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    Applying diffusion theory to personal computers, Lin identifies barriers, prior media use, communication technology clusters, inherent and actualized innovativeness, innovation attributes, expected gratification, and social factors distinguishing among three categories of adopters: nonadopters, likely adopters, and adopters.

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  • Moore, Geoffrey A. 2002. Crossing the chasm: Marketing and selling disruptive products to mainstream customers. New York: HarperBusiness Essentials.

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    For discontinuous innovations, firms must cross the chasm from an early market dominated by a few visionary customers who are interested in sophisticated technology features or early adoption status, to a mainstream market dominated by pragmatists and conservatives who look for value, maintenance of ongoing practices, and ongoing vendor support.

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  • Vishwanath, Arun, and Gerald M. Goldhaber. 2003. An examination of the factors contributing to adoption decisions among late diffused technology products. New Media Society 5:547–572.

    DOI: 10.1177/146144480354005Save Citation »Export Citation »E-mail Citation »

    This article uses perceived innovation attributes as mediators between typical influences on possible intention of adoption by mobile phone nonadopters in 2002. Compatibility and observability seem more salient for later adopters, as they attempt to reduce their uncertainty through its fit with current practices and how others use it.

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  • Von Hippel, Eric. 1995. The sources of innovation. New York: Oxford Univ. Press.

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    Innovations develop from different sources in different industries ranging from end users who find new uses or needs for services or products, and may even develop the modified or new products and processers, to suppliers. Lead users contribute to product concept and design and foreshadow needs of the general marketplace.

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Forms of Adoption

Adoption may involve simple one-time adoption, purchase, usage, acceptance, resistance, discontinuance, avoidance, reinvention/adaptation, or infusion. Organizational adoption of a new medium may require usage but not gain acceptance (Hiltz and Johnson 1989), or may not achieve ongoing continuance (Bhattacherjee 2001). Infusion fosters greater organizational performance (Cooper and Zmud 1990). One form of adoption is reinvention, the adaptation of an innovation after adoption (Johnson and Rice 1987). Similar concepts include adaptive/technology structuration (Tyre and Orlikowski 1994, Poole and DeSanctis 1990), domestication (Silverstone and Haddon 1996), and use innovativeness (Girardi, et al. 2005).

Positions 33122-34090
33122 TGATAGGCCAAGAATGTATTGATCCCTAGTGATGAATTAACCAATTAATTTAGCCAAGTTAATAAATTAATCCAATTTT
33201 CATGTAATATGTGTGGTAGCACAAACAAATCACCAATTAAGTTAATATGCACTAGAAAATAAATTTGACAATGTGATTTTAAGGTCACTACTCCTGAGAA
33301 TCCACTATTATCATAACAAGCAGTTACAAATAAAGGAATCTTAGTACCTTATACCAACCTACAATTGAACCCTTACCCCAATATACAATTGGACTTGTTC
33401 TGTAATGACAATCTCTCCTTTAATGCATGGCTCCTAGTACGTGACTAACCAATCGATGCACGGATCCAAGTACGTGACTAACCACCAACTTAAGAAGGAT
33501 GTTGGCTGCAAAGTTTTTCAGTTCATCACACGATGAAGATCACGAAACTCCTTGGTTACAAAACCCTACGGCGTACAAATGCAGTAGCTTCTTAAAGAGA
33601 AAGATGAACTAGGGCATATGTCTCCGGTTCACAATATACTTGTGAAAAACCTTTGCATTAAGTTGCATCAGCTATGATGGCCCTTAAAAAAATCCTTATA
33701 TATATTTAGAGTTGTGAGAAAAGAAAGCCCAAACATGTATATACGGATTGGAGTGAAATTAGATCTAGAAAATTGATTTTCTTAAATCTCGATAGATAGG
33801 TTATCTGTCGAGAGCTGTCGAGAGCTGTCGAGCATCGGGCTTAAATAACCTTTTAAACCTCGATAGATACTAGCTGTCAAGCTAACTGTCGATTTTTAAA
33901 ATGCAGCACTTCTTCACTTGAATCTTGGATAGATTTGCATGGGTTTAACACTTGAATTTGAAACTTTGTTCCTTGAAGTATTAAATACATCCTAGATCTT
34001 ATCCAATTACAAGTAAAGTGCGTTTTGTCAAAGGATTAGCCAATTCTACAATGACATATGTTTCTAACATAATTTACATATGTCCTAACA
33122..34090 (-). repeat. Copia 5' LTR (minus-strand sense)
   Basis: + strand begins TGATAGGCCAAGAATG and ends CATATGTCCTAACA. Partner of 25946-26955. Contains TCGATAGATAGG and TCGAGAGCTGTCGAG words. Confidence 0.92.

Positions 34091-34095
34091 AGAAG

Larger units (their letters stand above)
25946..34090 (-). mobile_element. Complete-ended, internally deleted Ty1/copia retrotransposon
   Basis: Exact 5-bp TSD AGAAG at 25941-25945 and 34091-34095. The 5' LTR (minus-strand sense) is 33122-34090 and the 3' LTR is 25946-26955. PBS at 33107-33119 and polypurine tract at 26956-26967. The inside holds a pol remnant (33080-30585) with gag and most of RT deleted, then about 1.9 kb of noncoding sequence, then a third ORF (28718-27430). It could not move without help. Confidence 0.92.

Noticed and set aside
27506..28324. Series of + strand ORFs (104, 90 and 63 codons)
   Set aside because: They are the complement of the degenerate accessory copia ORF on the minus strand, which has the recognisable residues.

• Bhattacherjee, Anol. 2001. Understanding information systems continuance: An expectation-confirmation model. MIS Quarterly 25.3: 351–370.

    DOI: 10.2307/3250921Save Citation »Export Citation »E-mail Citation »

    Continuance is the ongoing use and integration of an innovation after adoption. This study reviews the concept and its measurement, and assesses factors fostering continuance, such as satisfaction with and usefulness of information systems (IS) use, and earlier confirmation of expectations based on prior IS use and usefulness.

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  • Cooper, Randolph B., and Robert W. Zmud. 1990. Information technology implementation research: A technological diffusion approach. Management Science 36.2: 123–139.

    DOI: 10.1287/mnsc.36.2.123Save Citation »Export Citation »E-mail Citation »

    The infusion stage—where continued IT use increases organizational effectiveness at more integrated levels—is added to the end of the typical organizational adoption process. The infusion stage is likely influenced by political and learning factors, rather than the more traditional, rational aspects of the initial adoption decision.

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  • Girardi, Antonia, Geoffrey N. Soutar, and Steven Ward, 2005. The validation of a use innovativeness scale. European Journal of Innovation Management 8.4: 471–481.

    DOI: 10.1108/14601060510627830Save Citation »Export Citation »E-mail Citation »

    Similar to the concept of reinvention is use innovativeness, or how existing, adopted products are used in novel and innovative ways. This article revises and tests an earlier measure, leading to a nine-item valid and unidimensional measure that is correlated with innovativeness, opinion leadership, and acceptance of new technology.